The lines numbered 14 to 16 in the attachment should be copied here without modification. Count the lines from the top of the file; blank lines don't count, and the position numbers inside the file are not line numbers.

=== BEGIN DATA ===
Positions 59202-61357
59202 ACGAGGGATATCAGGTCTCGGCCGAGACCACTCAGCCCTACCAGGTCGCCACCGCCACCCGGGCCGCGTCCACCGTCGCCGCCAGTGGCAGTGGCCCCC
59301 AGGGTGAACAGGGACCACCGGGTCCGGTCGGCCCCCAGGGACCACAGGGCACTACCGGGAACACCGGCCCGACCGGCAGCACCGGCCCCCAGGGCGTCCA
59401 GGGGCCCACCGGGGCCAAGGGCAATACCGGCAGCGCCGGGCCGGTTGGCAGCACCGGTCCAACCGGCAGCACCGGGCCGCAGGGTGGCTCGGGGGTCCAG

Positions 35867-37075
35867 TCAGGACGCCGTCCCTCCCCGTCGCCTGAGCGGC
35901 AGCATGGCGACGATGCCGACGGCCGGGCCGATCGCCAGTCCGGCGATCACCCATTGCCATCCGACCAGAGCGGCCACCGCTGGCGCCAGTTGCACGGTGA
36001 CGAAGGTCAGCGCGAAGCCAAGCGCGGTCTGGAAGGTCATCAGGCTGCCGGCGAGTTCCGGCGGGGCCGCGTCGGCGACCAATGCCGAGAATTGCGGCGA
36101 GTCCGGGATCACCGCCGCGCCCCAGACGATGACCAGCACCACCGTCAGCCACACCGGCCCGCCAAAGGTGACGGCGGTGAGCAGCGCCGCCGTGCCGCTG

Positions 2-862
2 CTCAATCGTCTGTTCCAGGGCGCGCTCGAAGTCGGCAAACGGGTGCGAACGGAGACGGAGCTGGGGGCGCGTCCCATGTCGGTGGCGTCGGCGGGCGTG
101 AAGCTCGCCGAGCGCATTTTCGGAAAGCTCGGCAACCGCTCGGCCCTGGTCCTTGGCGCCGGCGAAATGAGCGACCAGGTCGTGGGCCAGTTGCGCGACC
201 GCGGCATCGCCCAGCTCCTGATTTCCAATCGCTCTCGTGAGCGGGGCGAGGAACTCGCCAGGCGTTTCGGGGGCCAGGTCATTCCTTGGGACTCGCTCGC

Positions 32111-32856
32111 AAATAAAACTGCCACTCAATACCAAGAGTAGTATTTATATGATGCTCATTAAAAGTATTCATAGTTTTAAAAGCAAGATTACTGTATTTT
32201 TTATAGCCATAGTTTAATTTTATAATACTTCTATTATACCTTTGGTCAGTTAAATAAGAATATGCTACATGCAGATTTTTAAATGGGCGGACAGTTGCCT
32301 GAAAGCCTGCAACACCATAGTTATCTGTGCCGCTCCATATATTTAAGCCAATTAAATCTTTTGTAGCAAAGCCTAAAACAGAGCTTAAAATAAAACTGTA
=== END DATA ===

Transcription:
Positions 32111-32856
32111 AAATAAAACTGCCACTCAATACCAAGAGTAGTATTTATATGATGCTCATTAAAAGTATTCATAGTTTTAAAAGCAAGATTACTGTATTTT
32201 TTATAGCCATAGTTTAATTTTATAATACTTCTATTATACCTTTGGTCAGTTAAATAAGAATATGCTACATGCAGATTTTTAAATGGGCGGACAGTTGCCT